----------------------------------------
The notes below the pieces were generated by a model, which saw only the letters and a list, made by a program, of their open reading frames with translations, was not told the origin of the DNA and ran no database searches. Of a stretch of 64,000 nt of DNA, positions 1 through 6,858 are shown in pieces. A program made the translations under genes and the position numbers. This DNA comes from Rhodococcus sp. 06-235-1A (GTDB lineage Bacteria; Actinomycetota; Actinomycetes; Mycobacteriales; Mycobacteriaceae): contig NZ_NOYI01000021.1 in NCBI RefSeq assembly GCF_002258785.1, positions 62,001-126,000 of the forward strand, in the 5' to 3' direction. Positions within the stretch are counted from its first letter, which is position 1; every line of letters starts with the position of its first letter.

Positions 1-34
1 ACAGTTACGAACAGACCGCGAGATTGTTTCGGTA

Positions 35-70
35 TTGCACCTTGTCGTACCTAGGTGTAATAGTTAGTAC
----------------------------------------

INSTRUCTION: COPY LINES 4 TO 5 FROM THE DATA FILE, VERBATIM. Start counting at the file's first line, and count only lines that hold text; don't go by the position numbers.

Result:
Positions 35-70
35 TTGCACCTTGTCGTACCTAGGTGTAATAGTTAGTAC